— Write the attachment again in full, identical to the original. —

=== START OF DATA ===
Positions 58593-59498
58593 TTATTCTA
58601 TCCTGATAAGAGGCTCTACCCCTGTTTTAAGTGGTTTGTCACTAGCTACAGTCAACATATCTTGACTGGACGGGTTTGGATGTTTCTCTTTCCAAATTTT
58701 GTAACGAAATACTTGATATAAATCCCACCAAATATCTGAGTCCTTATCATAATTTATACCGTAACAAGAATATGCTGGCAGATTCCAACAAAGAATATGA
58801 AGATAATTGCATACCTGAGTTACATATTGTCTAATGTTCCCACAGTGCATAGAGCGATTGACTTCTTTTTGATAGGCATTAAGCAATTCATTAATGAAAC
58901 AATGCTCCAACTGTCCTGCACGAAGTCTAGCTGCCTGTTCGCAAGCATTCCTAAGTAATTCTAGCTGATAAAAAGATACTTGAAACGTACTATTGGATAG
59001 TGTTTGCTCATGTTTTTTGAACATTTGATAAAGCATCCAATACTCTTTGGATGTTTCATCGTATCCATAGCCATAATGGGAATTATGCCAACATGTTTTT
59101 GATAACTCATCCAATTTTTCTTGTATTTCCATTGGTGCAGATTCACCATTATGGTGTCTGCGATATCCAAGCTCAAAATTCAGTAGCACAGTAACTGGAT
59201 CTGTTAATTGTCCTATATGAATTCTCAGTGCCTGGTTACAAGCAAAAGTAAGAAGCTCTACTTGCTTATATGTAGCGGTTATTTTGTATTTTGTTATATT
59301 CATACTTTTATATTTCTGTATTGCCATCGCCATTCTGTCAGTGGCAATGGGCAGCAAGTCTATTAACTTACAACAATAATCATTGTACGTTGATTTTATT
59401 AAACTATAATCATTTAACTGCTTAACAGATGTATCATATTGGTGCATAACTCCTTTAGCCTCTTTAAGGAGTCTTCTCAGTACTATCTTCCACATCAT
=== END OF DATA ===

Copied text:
Positions 58593-59498
58593 TTATTCTA
58601 TCCTGATAAGAGGCTCTACCCCTGTTTTAAGTGGTTTGTCACTAGCTACAGTCAACATATCTTGACTGGACGGGTTTGGATGTTTCTCTTTCCAAATTTT
58701 GTAACGAAATACTTGATATAAATCCCACCAAATATCTGAGTCCTTATCATAATTTATACCGTAACAAGAATATGCTGGCAGATTCCAACAAAGAATATGA
58801 AGATAATTGCATACCTGAGTTACATATTGTCTAATGTTCCCACAGTGCATAGAGCGATTGACTTCTTTTTGATAGGCATTAAGCAATTCATTAATGAAAC
58901 AATGCTCCAACTGTCCTGCACGAAGTCTAGCTGCCTGTTCGCAAGCATTCCTAAGTAATTCTAGCTGATAAAAAGATACTTGAAACGTACTATTGGATAG
59001 TGTTTGCTCATGTTTTTTGAACATTTGATAAAGCATCCAATACTCTTTGGATGTTTCATCGTATCCATAGCCATAATGGGAATTATGCCAACATGTTTTT
59101 GATAACTCATCCAATTTTTCTTGTATTTCCATTGGTGCAGATTCACCATTATGGTGTCTGCGATATCCAAGCTCAAAATTCAGTAGCACAGTAACTGGAT
59201 CTGTTAATTGTCCTATATGAATTCTCAGTGCCTGGTTACAAGCAAAAGTAAGAAGCTCTACTTGCTTATATGTAGCGGTTATTTTGTATTTTGTTATATT
59301 CATACTTTTATATTTCTGTATTGCCATCGCCATTCTGTCAGTGGCAATGGGCAGCAAGTCTATTAACTTACAACAATAATCATTGTACGTTGATTTTATT
59401 AAACTATAATCATTTAACTGCTTAACAGATGTATCATATTGGTGCATAACTCCTTTAGCCTCTTTAAGGAGTCTTCTCAGTACTATCTTCCACATCAT